smbakeresq

Explorer
Yes, it's only 1 die.

Assuming reckless attacking...
To-hit: 1-(.35*.35) = .8775
To-Crit: 1-(.95*.95) = .0975


No Brutal critical and the axe loses by 0.14625.
Brutal critical 1 and the axe leads by 0.14625
Brutal critical 2 and the axe leads by 0.43875.
Brutal critical 3 and the axe leads by 0.73125.

But given that the extra damage is on a crit, and likely to overkill, I would personally stick with the maul until level 13 (9 for half-orcs).

Though, it's less than 1 damage either way. So it's not a big deal. Also, and +1 magic weapon would be a much bigger benefit.


Sure, but with that Brutal Crit you can roll that 12 makes you forget all the math. That's more important :cool:
 
Solid start.
I think you are really undervaluing the flexibility / impact of a grapple or shove prone splash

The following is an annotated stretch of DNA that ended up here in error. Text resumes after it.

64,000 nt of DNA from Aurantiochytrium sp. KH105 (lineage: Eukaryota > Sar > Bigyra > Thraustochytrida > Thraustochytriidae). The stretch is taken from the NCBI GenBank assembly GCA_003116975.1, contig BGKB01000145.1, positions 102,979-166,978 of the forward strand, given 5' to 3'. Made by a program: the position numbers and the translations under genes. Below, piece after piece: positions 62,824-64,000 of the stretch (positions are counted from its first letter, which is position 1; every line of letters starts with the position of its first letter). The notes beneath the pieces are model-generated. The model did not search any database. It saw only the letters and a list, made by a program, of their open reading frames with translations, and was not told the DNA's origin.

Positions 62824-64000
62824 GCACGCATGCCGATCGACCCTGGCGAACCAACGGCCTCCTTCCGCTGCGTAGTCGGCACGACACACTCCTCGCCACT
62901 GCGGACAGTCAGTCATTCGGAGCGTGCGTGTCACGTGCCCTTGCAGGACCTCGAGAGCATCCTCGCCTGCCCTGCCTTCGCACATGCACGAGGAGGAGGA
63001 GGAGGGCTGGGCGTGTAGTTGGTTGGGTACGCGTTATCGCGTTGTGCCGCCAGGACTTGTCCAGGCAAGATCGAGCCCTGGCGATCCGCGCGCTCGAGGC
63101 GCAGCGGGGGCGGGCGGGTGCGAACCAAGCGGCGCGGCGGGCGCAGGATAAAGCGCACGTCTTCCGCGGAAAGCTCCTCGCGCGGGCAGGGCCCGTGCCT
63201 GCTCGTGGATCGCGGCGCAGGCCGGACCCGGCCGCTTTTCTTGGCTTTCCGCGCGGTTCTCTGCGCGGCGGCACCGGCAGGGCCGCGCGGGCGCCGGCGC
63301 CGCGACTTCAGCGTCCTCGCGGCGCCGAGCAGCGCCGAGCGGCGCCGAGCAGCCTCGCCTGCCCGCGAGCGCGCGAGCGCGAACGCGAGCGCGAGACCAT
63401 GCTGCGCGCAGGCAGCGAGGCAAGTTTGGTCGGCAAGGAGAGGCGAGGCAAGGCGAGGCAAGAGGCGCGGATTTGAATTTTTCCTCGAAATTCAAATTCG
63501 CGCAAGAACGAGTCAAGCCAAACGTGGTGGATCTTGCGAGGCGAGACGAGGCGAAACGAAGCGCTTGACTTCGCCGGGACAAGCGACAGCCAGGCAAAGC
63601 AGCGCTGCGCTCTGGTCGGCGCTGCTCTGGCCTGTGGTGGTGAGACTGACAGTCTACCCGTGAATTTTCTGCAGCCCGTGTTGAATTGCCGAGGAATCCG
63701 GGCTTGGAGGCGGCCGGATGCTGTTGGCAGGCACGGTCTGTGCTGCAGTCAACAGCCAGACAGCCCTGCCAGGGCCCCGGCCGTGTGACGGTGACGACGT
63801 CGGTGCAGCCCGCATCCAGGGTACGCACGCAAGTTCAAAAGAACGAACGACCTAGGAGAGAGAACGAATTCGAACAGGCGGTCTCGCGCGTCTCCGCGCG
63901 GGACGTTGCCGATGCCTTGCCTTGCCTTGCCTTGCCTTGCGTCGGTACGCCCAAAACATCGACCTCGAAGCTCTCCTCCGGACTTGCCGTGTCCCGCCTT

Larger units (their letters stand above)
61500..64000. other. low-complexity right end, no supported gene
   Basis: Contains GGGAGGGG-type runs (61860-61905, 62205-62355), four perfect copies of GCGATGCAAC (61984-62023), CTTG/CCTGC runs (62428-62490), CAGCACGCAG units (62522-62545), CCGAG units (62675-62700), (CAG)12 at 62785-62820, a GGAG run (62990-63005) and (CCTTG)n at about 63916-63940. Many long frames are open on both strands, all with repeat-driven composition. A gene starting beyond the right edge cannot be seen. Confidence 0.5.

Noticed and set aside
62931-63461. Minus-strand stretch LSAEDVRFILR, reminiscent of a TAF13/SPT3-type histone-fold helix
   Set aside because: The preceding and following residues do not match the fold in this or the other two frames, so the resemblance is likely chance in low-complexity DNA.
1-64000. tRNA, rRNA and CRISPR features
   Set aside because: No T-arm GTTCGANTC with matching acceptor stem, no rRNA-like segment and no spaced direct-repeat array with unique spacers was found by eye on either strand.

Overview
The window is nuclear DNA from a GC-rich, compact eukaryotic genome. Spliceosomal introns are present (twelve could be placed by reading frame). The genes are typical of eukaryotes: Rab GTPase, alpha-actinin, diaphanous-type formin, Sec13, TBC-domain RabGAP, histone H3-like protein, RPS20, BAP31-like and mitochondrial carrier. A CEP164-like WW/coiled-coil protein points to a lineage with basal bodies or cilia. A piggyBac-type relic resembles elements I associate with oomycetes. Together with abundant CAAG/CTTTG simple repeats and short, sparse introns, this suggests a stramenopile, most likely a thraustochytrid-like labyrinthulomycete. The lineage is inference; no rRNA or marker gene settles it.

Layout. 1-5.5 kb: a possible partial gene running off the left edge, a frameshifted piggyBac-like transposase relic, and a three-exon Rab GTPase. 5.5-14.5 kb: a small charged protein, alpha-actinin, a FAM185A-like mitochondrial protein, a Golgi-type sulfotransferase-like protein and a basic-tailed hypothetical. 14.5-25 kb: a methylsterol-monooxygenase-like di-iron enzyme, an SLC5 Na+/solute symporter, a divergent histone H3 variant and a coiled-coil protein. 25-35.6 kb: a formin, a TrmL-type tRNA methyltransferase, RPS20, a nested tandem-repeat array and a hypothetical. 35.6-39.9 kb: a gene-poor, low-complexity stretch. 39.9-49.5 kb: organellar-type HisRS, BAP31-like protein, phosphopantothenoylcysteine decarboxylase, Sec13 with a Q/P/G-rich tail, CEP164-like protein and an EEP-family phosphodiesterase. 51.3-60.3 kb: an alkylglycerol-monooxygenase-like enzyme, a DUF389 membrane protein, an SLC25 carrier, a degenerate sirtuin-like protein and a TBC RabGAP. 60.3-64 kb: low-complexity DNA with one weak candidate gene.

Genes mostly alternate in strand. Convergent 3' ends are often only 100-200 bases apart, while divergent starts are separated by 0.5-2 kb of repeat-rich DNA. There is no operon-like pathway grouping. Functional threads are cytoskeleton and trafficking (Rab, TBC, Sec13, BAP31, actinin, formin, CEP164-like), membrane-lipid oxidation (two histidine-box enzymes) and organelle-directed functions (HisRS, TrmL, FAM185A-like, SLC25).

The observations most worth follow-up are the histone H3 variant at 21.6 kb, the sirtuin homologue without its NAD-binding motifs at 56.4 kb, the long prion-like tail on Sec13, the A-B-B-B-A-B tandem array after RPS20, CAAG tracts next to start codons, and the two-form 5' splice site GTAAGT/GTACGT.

You are maxing str and rage gives advantage on the athletics checks. Your athletic checks will almost automatically succeed
This adds to the strengths of the sword and board build with minimal extra investment (1 feat)

I have built a Var Human with Shield Mastery, using Axe and Shield.
Need GM game play interpretation on the Bonus Action Shove Prone from Shield Mastery - Can you do this BEFORE your main attack action, if so you are golden :)

(Not played this character yet, however will be my next game)

For most combats you Shove Prone /Attack with Adv and if you need to be sticky you can release one hand (shield or axe depending on situation) and grapple the biggest threat (only needs one hand RAW)

I would expand on the Athletics skill assement to flag its use for Grappling which opens a whole extra dimension of combat for str melee characters
 
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smbakeresq

Explorer
Solid start.
I think you are really undervaluing the flexibility / impact of a grapple or shove prone splash